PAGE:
His biggest beef is with Kinder Morgan, the pipeline operator which recently transformed itself from a Master Limited Partnership into a corporation. But, as Kaiser observes in a new research note, “Yieldco” syndrome could be much more common than that. Read more

The (early) Lunch Wrap

Santander patriarch Emilio Botín dies || French woman to take over as Kingfisher chief executive || France misses its EU budget deficit target || Ferrari chairman quits after ‘misunderstandings’ with Fiat boss || Apple looks to swipe the payments market || AngloGold shares sink after restructuring plan announcement || Markets Read more

Scottish currency union, the unilateral Montenegro option

Here’s an interesting point from Capital Economics’ Roger Bootle on Tuesday regarding a potential Scottish currency union. They could go down the unilateral adoption route.

To recap, independent Scotland wants to keep the pound via some sort of currency union, ideally based on the BoE continuing to accept Scottish assets as collateral in exchange for sterling liquidity.

The UK, however, is not willing to accept this because it would mean unrestricted UK support for Scottish banks, which may or may not now be regulated to the same standards. Read more

Cataclysmic hyperbole?

Back in the days of the Great Northern Rock bank run, a long conversation was had in the newsrooms of most media organisations.

Should we hold back from reporting on what are still smallish queues given the potential to exacerbate panic for no reason? Or do we consider this a legitimate story, that we didn’t cause, and cover the hell out of it? Read more

The dark side of data centres

Most technology users remain blissfully unaware of the internet’s carbon footprint because most “users” never have to come up close and personal with a data centre.

Yet, for all the energy efficiency that technology brings us, data centres remain the technology world’s dark little energy guzzling secret.

Data centres, it could be said, represent the unglamorous side of the technology business. They’re the plumbing that holds the whole thing together. They’re the secret sauce that gives one player an advantage over another. As a consequence, there’s zero advantage — either from a security or cosmetic point of view — of bringing attention to where your data centre is located, how it is run or how much energy it consumes. Read more

The avoided energy factor

BoAML follow in the footsteps of UBS with a whopper report on the smartening up of the world’s energy markets.

It’s a mighty 256 pager.

We’re still going through it in detail, but couldn’t resist flagging up the following factoid about “avoided energy” before revisiting some of the larger themes (among them, the reduction of power consumed by data centres).

What the analysts mean by “avoided energy” is how much energy we’ve avoided using thanks to improved efficiency and know-how. Read more

All about the eurodollars, China edition

There’s an abundance of dollars in the Eurosystem with nowhere useful to go.

We think, as we argued earlier, this is down, at least in part, to the Fed busting apart the money-market arbitrage for non-FDIC insured foreign entities.

In any case, note the following chart (via the Bank of England) of the euro/dollar cross-currency swap, which shows how much cheaper dollars in Europe got since reverse repos kicked into action in September 2013 (the nearer zero the cheaper dollars are):

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All about the eurodollars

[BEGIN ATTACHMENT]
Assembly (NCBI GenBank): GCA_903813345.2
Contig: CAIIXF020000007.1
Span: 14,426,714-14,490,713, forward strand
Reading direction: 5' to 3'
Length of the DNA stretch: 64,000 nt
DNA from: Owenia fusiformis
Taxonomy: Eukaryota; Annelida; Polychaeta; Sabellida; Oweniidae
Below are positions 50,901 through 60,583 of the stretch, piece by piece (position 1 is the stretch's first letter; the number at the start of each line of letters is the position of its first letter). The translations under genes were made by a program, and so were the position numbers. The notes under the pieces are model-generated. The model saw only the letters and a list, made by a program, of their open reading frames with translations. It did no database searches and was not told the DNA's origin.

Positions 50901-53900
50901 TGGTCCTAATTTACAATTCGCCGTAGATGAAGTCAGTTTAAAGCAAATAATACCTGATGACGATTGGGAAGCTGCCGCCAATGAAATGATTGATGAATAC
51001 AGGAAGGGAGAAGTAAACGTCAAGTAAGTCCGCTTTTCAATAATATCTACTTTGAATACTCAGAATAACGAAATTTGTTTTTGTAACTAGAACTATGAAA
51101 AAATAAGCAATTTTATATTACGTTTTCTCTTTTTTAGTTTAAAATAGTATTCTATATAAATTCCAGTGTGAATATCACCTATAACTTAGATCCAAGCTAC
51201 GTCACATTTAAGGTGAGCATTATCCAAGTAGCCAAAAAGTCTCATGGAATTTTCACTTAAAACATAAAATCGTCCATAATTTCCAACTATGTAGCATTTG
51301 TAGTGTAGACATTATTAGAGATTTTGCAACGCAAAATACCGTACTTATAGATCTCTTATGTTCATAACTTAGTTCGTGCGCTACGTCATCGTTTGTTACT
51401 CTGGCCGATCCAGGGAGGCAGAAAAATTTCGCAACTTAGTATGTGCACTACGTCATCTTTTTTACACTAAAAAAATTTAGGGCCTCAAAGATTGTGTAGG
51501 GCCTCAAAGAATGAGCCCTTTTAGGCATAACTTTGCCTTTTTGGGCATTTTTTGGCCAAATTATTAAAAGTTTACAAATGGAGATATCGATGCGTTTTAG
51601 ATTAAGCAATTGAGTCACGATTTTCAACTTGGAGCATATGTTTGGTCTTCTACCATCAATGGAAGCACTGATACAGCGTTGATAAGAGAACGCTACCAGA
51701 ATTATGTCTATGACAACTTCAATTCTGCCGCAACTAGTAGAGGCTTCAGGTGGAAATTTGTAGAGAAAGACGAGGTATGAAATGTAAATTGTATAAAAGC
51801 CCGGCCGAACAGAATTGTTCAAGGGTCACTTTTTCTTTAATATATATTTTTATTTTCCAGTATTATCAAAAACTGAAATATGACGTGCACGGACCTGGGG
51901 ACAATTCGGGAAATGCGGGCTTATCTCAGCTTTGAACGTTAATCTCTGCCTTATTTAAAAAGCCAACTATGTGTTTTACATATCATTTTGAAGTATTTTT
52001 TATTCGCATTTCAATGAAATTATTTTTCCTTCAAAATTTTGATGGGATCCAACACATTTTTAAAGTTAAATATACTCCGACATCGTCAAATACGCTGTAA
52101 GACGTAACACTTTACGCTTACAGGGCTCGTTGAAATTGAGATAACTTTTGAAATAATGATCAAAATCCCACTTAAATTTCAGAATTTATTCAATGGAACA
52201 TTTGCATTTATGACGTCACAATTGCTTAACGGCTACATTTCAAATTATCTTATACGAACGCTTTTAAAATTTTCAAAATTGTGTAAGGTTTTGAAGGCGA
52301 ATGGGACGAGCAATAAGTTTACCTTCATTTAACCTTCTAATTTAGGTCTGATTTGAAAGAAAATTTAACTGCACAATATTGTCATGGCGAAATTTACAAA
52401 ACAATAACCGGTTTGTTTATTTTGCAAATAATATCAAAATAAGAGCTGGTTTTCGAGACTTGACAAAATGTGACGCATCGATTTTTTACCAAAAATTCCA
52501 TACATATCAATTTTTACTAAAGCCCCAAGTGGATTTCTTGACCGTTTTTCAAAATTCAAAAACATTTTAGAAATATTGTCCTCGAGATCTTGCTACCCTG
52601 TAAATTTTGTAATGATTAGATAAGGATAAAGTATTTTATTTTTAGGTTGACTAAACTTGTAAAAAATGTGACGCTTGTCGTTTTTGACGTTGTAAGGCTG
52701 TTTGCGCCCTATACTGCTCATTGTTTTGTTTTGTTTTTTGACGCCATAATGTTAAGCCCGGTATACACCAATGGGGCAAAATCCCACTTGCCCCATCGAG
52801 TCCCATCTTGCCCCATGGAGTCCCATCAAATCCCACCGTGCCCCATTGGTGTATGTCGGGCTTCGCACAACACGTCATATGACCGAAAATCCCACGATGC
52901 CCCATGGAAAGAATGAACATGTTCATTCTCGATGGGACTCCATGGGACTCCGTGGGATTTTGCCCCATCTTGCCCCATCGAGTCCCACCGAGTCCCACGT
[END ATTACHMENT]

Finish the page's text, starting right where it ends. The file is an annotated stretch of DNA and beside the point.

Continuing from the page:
Whilst everyone was focused on the ECB on Thursday…

… the Fed pulled this little snippet out of its bag:

As part of the continuing program of operational testing of its policy tools, the Federal Reserve plans to conduct a series of eight consecutive seven-day term deposit operations through its Term Deposit Facility (TDF) beginning in October.

Okay, the Fed has tested term deposits before, so it’s not that mind blowing an announcement in and of itself. The significance, if any, is that it’s subtle confirmation that both reverse repos and TDs will be used in the Fed’s unwind process. The maximum award has also been increased to $20bn. Read more

The (early) Lunch Wrap

Ukraine battles rage despite ceasefire talks || Atlas Mara raises stake in Union Bank of Nigeria || Chinese property developers borrow at record pace || Barclays to launch finger vein scanners || Apple to warn users of iCloud hack attempts || Markets Read more

Disrupting the nation state

Float the idea that borders could soon be a thing of the past and that markets under price this risk, and you may find yourself being laughed out of the room.

But seriously. We do think this is a thing now. More so, it’s a thing that needs the attention of markets.

We’re not alluding to the idealistic visions of hippies, John Lennon or Henry Kissinger. What we’re on about is the potentially disruptive effect of technology (here today) on the relevance of nation states, especially when those states are defined by borders more than they are by cohesive cultural ties. Read more

The (early) Lunch Wrap

Nuclear outage heightens UK energy supply fears || Eurozone repo market grows in first half || Economic optimism buoys China’s renminbi || Bloomberg to take helm at data group || Lloyd’s head backs No camp as Scottish poll gap narrows || France halts delivery of warship to Russia || Tesla Motors is expected to announce batter plant || Markets Read more

Banking will never know a more disruptive force than Excel, say bankers

We think Deutsche Bank’s IB analysis team may be demonstrating some wishful thinking when it comes to their industry’s exposure to tech disruption in the next 10 years:

Tech disrupts, absolute tech disrupts absolutely. FX has been the laboratory for tech disruption. The early 2000s saw the advent of electronic trading to the largest market in the world for clients. Since then spreads have collapsed by 85%. Volumes have risen to make up for some of the spread compression, but the tale is cautionary. Rates, and to some extent credit, will likely get jolted by technology and will see a structural fall in revenues. On the other hand, advisory services such as M&A would be unaffected. The last tech disruption was the use of the spreadsheet in the 1970s/80s, it is difficult to see what new technology will affect an advisor’s job as much as that.